Taylor Schaffer: Progress requires public, private, philanthropic coalition

It can be all too easy to think that the downtown Indianapolis of today happened organically over the last 30 years—that market conditions and the simple passage of time created the hospitality, business, residential and cultural environment we now enjoy.

But it didn’t.

Everything about downtown was engineered with intentionality. Further, it required investment, not just by city and state leaders, but by a coalition of philanthropic partners, as well as leadership from the corporate and private sectors. Together, we have addressed challenges and bridged gaps that each sector was ill-equipped to tackle on its own.

In 1977, Gov. Otis Bowen and Mayor Bill Hudnut announced the creation of a commission for downtown—a collaborative partnership between the city, state and area-merchants association that would evolve into the organization known as Downtown Indy Inc. This group’s focus? Beautification and cleanliness efforts in the Mile Square. Its first major task? Garnering private-sector investment and long-term maintenance dollars for the bricking of Monument Circle.

By the 1990s, the skyline was undergoing a seismic transformation with projects like White River State Park, the Hoosier Dome and Circle Centre Mall defining a new era of development and vibrancy for downtown. But an analysis of downtown’s needs, conducted at the request of Mayor Steve Goldsmith and other city leaders, made it clear that the biggest challenge facing downtown was not tied to facilities, but instead to perception. Marketing and communications leaders were pulled together from across business and civic sectors to form Indianapolis Downtown Marketing Inc., a sister organization of Downtown Indy Inc., to help lead the effort and tell the story of a clean, safe and beautiful downtown.

This year marks Downtown Indy Inc.’s 30th anniversary—a milestone that could not come at a more opportune time as we plan for the next chapter ofour downtown.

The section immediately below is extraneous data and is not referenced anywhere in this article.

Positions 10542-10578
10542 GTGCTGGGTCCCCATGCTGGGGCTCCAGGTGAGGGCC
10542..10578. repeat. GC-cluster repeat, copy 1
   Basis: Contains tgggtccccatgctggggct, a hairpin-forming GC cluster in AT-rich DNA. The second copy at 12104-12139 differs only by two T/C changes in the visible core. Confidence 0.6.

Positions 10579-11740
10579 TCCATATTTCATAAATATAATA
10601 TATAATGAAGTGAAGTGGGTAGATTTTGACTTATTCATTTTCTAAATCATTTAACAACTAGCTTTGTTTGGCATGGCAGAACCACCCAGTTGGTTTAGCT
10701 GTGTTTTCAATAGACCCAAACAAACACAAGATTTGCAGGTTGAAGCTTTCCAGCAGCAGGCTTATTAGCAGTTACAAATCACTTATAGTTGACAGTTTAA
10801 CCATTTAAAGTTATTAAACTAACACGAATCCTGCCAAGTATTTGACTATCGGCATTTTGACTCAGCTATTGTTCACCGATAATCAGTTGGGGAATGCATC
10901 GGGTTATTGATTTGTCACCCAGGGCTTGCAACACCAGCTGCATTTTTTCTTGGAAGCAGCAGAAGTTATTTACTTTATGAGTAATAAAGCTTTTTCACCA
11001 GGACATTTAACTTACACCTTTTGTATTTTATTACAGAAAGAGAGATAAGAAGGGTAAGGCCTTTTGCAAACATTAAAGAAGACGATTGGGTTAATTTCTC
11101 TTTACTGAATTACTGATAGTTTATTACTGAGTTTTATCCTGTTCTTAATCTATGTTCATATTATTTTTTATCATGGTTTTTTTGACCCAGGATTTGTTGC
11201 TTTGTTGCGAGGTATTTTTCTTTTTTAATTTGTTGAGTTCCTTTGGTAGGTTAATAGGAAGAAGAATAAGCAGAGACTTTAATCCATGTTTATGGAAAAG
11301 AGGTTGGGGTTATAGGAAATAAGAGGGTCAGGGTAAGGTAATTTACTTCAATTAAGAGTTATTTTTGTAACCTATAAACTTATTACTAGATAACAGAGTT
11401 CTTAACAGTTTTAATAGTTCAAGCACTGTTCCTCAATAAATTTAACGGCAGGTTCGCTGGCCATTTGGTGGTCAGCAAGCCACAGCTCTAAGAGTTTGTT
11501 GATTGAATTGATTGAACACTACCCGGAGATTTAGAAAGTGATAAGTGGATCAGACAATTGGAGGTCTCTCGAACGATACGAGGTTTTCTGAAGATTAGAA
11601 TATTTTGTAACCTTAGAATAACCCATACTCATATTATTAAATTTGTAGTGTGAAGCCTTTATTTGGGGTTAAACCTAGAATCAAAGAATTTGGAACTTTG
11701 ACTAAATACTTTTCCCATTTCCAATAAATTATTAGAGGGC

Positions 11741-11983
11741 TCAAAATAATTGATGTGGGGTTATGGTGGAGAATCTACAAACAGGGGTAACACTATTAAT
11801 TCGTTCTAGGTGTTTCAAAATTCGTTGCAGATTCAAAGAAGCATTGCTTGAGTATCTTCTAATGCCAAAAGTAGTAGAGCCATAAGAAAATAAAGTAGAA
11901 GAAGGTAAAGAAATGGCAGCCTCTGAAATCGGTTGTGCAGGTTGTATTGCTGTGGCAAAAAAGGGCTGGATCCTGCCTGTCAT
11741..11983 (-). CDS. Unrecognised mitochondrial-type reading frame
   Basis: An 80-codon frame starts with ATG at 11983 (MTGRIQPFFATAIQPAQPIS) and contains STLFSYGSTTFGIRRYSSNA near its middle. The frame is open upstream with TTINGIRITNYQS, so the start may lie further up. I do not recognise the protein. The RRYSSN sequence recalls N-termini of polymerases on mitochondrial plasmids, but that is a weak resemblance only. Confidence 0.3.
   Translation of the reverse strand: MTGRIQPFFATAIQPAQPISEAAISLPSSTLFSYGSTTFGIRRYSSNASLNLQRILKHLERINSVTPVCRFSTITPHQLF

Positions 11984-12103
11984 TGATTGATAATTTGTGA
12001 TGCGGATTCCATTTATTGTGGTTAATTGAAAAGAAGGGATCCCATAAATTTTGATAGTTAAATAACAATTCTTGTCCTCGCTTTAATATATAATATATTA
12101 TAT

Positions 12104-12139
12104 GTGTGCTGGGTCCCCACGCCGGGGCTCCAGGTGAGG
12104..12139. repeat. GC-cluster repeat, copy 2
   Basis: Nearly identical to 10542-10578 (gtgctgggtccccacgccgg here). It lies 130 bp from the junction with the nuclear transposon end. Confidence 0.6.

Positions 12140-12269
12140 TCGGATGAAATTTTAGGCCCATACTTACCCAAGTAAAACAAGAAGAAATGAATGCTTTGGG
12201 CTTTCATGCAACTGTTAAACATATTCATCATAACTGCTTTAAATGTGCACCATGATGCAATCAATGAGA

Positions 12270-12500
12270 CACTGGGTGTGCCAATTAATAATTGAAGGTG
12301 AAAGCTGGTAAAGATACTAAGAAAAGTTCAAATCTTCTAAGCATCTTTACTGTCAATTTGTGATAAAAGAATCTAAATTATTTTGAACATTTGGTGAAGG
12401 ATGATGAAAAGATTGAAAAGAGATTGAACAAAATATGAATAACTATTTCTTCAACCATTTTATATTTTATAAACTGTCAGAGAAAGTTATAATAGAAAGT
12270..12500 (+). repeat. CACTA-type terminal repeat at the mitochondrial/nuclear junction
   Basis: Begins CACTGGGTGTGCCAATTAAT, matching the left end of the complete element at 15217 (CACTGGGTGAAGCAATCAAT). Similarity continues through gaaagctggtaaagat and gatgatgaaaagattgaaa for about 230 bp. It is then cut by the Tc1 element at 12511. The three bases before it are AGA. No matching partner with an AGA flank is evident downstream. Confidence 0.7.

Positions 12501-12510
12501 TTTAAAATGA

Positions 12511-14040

As an organization, we are refocusing on our core mission, but we aren’t doing it alone.

In partnership with Mayor Joe Hogsett, we are leveraging one-time federal funds from the city of Indianapolis to expand our cleanliness and beautification efforts across all four quadrants of the Mile Square. We are working with the Indianapolis Metropolitan Police Department to connect more businesses and properties to new crime-fighting technology to make downtown safer and more connected.

Also, we are focusing on the greater activation of Monument Circle—the true center of our city and the heart of our community—with programming that increases engagement and inclusivity and creates arts and cultural opportunities that ensure residents and visitors keep coming back. And later this year, we will launch our organization’s comprehensive paid marketing campaign, using social and digital platforms to encourage central Indiana residents who are already coming downtown to spend more time, spend more money and enjoy more of our downtown ecosystem.

With the philanthropy sector, we are in the final year of a five-year Lilly Endowment grant that brought forth new lighting, video projection and audio amplification to make Monument Circle and the Soldiers and Sailors Monument a daily and evening attraction 365 days a year. This new technology has become a beacon of opportunity to salute Indiana veterans, celebrate signature events and draw attention to not-for-profit causes in our community.

Soon, these important initiatives will end, but the pivotal role downtown plays in the long-term health of our region will remain. Downtown drives tax revenue and business activity, serves as host for a concentration of resources, amenities and social infrastructure, and is a catalyst for talent and attraction. We need private-sector partners to identify new ways of investing in our downtown and strategies for successful programming and operations.

Just like in the ’90s, we need talented individuals, willing to offer up their time and expertise, to help tell the story of the new developments and exciting projects in our downtown. We need a return to the type of civic responsibility and corporate investment that rebuilt Monument Circle, re-envisioned Circle Centre, and empowered employees to get involved in the downtown civic ecosystem.

Indianapolis was built with the investment and leadership of our business community. Now, more than ever, downtown needs the private sector as a champion. Its next chapter must follow in this tradition of Indianapolis collaboration, and Downtown Indy Inc. stands ready to be your partner.•


Schaffer is CEO and president of Downtown Indy Inc.

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